BUILDING B STREET PERSPECTIVE
legacyparkCOMPETITION Location: Client: Year:
Tustin, California, USA Shea Properties 2007
The closure of a Marine Corp Air Station in the city of Tustin has left a massive void in the center of the community. The site has a close proximity to a major freeway while being surrounded by established neighborhoods and small businesses. Legacy Park contains roughly 1,580 acres of undeveloped space. Shea Properties stepped in to reclaim this excess federal land for development into a new retail and business mecca with additional residential neighborhoods to fill in the remaining space of the site. Elkus Manfredi was invited to propose a masterplan for the Main Street phase of the project - a pedestrian-friendly, mixed-use district that will include offices, shops, homes and hotels, running alongside a large park. The commercial floor area requirements for this masterplan are roughly 150,000 square feet of retail space and 200,000 square feet of office space. This project would also serve as an example of sustainable building practices. Building B is a mixed-use space with retail located on the grade level and office space for three tenants occupying the podium and above levels. Personal contributions to this project included line drawings, three dimensional modeling, submission renderings for perspectives and plans, and design revisions to building elevations.
BUILDING B STREET ELEVATION
N SITE PLAN
BUILDING B GRADE LEVEL FLOOR PLAN
BUILDING B PODIUM LEVEL FLOOR PLAN
FILENE’S BASEMENT C.
Location: Boston (Downtown Crossing) Type: Mixed Use Development / Restoration Client: Gale International & Vornado Realty / MBTA Officially named the One Franklin Street project, the area known as Downtown Crossing is in need of a significant facelift as businesses, retailers and consumers have relocated to newer properties. Historic Filene’s Department Store by Daniel Burnham is the jewel of this location, and for this reason, its restoration must accompany new development. A new mixed-use high rise tower placed above Filene’s Department Store was the proposal for this project. The program includes a hotel, additional retail, and office space. Personal contributions to this project included exterior renderings, and linework for construction and demolition documents.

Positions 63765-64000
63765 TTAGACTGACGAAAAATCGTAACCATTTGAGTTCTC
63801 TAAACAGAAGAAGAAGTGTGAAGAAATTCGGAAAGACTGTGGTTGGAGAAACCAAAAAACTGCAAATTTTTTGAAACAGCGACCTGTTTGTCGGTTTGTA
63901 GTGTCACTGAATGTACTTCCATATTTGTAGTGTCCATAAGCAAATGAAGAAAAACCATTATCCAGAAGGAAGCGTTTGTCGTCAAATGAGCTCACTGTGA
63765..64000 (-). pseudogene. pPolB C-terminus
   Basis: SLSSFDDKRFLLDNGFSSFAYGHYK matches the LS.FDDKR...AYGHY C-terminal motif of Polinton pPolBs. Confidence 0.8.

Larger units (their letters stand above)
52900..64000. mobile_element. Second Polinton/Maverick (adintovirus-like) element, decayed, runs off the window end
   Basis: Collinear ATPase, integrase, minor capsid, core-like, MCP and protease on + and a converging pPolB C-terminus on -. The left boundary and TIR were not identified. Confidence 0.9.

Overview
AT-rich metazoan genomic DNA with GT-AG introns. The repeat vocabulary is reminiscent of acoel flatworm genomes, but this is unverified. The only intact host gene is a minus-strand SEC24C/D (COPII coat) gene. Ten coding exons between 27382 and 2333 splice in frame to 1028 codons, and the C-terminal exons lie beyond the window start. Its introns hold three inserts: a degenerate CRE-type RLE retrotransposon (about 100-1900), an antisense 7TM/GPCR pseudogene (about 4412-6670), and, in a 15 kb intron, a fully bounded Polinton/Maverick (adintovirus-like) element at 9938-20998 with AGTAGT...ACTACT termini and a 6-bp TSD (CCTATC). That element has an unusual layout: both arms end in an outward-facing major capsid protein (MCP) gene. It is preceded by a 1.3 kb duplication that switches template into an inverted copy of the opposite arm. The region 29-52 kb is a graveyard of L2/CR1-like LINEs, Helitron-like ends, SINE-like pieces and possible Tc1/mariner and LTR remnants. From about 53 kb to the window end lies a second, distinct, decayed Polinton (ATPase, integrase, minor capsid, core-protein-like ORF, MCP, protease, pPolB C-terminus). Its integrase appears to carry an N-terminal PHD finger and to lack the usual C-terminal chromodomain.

University of Cincinnati Cincinnati, Ohio, USA 2004-2009
PERSPECTIVE PEN DRAWING OF DOWNTOWN CINCINNATI
ahoadaSTUDIO Location: Professor: Year:
Ahoada, Rivers State, Nigeria Nmandi Elleh 2009
The developing parts of the world mostly in Africa, Asia, and Latin America are filled with countries where the living conditions and built environment are serious challenges in meeting infrastructure needs. Utilities such as water, electricity and sanitation are hard to come by in the poorest regions, while basic privileges such as education, shelter, health coverage and work also escape a majority of the worldâ€™s population. In Nigeria, conditions such as these continue to exist today despite the prosperity found through the refinement of oil. The studio explored the possibilities and challenges of designing affordable housing that functions and adapts to the climate, limitations of infrastructure, availability of materials, local family dynamics, history, culture, and the flooding conditions presented by the yearly monsoon season. Explorations and precedent research concentrated on the works of Maxwell Fry and his contemporaries, local building practices, and sustainable solutions that would give the people the freedom to assemble major components of these residences. An additional objective of the studio is planning the urban layout of the site to accommodate the largest number of housing units while allocating enough space for the cultivation of crops, market space and adjacent parking, vehicular circulation, indigenous trees and vegetation, and a central space that can be used publicly by all the residents of this neighborhood. It was predetermined that public utilties are available for all residents on the site. Family types throughout Nigeria vary due to religion and the established patriarchal structure. Polygamy is widely accepted and practiced among those who follow indigenous faiths. Closely related families traditionally live in compounds as individual space is a luxury. The sharing of space and resources between families is common throughout Nigeria. The sense of community leads to the notion that an open duplex with a central courtyard for family gathering and activity is the basis for development of affordable housing in Ahoada. NIGER DELTA - RIVERS STATE